Book/Printed Material Listening to the Lomax Archive : the sonic rhetorics of African American folksong in the 1930s
About this Item
- Listening to the Lomax Archive : the sonic rhetorics of African American folksong in the 1930s
- In 1933, John A. Lomax and his son Alan set out as emissaries for the Library of Congress to record the folksong of the "American Negro" in several southern African-American prisons. Listening to the Lomax Archive: The Sonic Rhetorics of African American Folksong in the 1930s asks how the Lomaxes' field recordings-including their prison recordings and a long-form oral history of jazz musician Jelly Roll Morton-contributed to a new mythology of Americana for a nation in the midst of financial, social, and identity crises. Jonathan W. Stone argues that folksongs communicate complex historical experiences in a seemingly simple package, and can thus be a key element-a sonic rhetoric-for interpreting the ebb and flow of cultural ideals within contemporary historical moments. He contends that the Lomaxes, aware of the power folk music, used the folksongs they collected to increase national understanding of and agency for the subjects of their recordings (including the reconstitution of prevailing stereotypes about African American identity) even as they used the recordings to advance their own careers. Listening to the Lomax Archive gives readers the opportunity to listen in on these seemingly contradictory dualities, demonstrating that they are crucial to the ways that we remember and write about the subjects of the Lomaxes archive and other repositories of historicized sound.
- Stone, Jonathan W., author
Created / Published
- Ann Arbor : University of Michigan Press, 2021.
- For Pete's sake : Audio preface -- Introduction : Finding folkness in the rhetorical tradition (Turn, turn, turn) -- Interlude I : Resimplifications -- Sonic rhetorical historiography : Reorienting authenticity during the Interwar period -- Rhetoric, representation, and race in the Lomax prison recordings -- Interlude II : Oral history's exigence -- Inventing jazz : Jelly Roll Morton and the sonic rhetorics of hot musical performance -- Interlude III : Popular front education -- Folksong on the radio : The sound of broadcast democracy on Columbis' American School of the Air -- Conclusion : Hearing the Lomax Archive -- Appendix : List of audio resources.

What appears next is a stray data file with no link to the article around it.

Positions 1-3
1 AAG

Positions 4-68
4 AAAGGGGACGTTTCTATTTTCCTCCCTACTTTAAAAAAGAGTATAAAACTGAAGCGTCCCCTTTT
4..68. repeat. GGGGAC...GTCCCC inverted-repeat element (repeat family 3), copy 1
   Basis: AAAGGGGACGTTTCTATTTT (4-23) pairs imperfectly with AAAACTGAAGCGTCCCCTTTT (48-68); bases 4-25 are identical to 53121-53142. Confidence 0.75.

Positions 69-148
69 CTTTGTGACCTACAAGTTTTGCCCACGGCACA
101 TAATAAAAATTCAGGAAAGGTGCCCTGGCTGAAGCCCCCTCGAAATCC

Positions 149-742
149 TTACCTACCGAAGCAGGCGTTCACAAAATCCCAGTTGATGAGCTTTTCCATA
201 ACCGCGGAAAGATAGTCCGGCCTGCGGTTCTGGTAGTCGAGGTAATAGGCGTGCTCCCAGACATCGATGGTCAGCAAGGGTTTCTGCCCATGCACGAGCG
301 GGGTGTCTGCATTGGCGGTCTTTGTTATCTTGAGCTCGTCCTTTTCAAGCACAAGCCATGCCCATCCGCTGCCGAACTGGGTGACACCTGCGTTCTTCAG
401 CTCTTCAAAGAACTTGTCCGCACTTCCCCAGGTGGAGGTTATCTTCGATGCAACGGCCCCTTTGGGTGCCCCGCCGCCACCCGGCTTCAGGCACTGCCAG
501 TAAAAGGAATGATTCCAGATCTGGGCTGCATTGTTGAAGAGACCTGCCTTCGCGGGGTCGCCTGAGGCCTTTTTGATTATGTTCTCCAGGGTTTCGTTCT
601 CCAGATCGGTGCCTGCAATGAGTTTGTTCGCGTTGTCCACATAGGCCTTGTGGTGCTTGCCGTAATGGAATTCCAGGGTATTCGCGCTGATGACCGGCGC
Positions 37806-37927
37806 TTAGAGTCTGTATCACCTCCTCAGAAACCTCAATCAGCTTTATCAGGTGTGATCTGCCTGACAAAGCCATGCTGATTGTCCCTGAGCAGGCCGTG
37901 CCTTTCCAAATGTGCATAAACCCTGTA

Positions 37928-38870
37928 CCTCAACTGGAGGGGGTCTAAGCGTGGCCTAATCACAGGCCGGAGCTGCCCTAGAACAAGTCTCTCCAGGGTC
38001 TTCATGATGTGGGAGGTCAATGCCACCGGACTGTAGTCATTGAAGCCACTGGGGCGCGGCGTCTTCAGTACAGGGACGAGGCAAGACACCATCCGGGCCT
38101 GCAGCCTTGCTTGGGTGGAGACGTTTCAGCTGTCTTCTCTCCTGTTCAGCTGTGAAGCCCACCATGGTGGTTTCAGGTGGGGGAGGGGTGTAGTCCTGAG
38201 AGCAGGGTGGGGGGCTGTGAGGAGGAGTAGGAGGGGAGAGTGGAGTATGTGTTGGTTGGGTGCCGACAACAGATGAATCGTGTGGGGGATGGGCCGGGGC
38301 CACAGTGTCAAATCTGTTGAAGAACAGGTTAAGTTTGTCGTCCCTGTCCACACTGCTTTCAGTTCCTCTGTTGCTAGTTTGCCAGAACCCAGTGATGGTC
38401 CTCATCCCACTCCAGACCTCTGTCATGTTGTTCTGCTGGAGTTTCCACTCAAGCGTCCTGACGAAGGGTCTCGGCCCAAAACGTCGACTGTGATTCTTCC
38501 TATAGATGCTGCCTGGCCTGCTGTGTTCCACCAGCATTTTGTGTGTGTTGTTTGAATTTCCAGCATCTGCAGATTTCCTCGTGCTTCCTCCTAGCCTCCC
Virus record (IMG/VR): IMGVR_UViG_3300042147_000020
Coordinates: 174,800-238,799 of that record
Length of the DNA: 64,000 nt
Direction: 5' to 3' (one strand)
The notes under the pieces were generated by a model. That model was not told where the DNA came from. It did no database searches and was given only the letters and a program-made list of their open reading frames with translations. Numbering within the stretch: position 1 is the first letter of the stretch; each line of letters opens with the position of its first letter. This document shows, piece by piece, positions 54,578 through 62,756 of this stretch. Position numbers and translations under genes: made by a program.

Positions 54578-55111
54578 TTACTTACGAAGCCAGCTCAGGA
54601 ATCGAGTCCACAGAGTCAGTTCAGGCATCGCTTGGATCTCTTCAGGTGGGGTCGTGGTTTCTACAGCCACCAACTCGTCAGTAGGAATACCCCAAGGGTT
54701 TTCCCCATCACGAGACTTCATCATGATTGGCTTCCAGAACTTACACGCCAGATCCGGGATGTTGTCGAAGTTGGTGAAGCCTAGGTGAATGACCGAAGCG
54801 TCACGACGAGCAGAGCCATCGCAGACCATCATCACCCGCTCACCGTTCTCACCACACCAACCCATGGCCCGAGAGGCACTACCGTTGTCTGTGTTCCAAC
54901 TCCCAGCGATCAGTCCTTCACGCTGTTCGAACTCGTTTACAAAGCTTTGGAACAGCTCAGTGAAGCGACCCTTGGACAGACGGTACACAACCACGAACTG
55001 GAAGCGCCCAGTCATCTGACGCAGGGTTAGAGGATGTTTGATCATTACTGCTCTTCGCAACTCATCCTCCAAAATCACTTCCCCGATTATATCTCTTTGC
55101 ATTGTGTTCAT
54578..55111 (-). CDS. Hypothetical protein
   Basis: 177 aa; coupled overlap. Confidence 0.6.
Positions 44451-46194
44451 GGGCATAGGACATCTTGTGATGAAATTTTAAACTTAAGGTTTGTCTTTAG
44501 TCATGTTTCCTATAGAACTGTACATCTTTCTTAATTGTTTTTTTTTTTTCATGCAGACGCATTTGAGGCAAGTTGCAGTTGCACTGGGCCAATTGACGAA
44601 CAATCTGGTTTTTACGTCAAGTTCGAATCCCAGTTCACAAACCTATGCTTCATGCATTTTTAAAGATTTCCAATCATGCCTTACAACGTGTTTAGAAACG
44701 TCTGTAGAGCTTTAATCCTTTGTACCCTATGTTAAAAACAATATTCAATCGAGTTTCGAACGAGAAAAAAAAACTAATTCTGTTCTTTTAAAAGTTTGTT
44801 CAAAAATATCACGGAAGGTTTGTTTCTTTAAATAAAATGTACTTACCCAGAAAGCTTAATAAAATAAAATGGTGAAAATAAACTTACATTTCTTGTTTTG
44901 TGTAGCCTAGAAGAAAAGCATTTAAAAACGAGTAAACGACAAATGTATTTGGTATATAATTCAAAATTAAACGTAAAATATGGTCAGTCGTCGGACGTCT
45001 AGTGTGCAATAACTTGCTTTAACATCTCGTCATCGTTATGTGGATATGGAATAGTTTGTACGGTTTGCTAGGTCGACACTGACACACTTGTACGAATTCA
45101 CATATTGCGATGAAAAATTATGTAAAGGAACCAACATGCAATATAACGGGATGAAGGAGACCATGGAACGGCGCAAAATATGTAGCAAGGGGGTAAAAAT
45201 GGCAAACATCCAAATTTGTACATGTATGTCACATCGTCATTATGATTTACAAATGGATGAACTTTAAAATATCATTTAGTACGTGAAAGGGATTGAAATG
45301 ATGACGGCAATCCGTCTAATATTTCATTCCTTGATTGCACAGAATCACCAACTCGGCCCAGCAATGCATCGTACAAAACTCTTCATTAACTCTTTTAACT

- - Lomax, Alan,--1915-2002
- - Lomax, John A.--(John Avery),--1867-1948
- - Lomax, John A.,--Jr.--(John Avery),--1907-1974
- - 1933-1945
- - African American prisoners--Songs and music--History and criticism
- - African Americans--Music--History and criticism
- - Folk songs, English--United States--History and criticism
- - Folk songs, English--United States--Texts--History and criticism
- - Prisonniers noirs américains--Chants et musique--Histoire et critique
- - African Americans--Music
- - Folk songs, English
- - MUSIC / History & Criticism
- - United States--History--1933-1945
- - États-Unis--Histoire--1933-1945
- - United States
- Criticism, interpretation, etc
- - Includes bibliographical references (pages 221-232) and index.
- - Description based on print version record; resource not viewed.
- 1 electronic resource (xvii, 240 pages )
Call Number/Physical Location
Library of Congress Control Number
- Creative Commons Attribution-NonCommercial-NoDerivatives 4.0 International CC BY-NC-ND 4.0 https://creativecommons.org/licenses/by-nc-nd/4.0/legalcode External
- Unrestricted online access
Additional Metadata Formats
- African American Prisoners
- African Americans
- Chants Et Musique
- Criticism, Interpretation, Etc
- Folk Songs, English
- Histoire Et Critique
- History and Criticism
- John Avery)
- Lomax, Alan
- Lomax, John A.
- Music / History & Criticism
- Prisonniers Noirs Américains
- Songs and Music
- United States
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Citations are generated automatically from bibliographic data as a convenience, and may not be complete or accurate.
Chicago citation style:
Stone, Jonathan W., Author. Listening to the Lomax Archive: the sonic rhetorics of African American folksong in the s. Ann Arbor: University of Michigan Press, . ©, 2021. Pdf. https://www.loc.gov/item/2021758769/.
APA citation style:
Stone, J. W. (2021) Listening to the Lomax Archive: the sonic rhetorics of African American folksong in the s. Ann Arbor: University of Michigan Press, . ©. [Pdf] Retrieved from the Library of Congress, https://www.loc.gov/item/2021758769/.
MLA citation style:
Stone, Jonathan W., Author. Listening to the Lomax Archive: the sonic rhetorics of African American folksong in the s. Ann Arbor: University of Michigan Press, . ©, 2021. Pdf. Retrieved from the Library of Congress, <www.loc.gov/item/2021758769/>.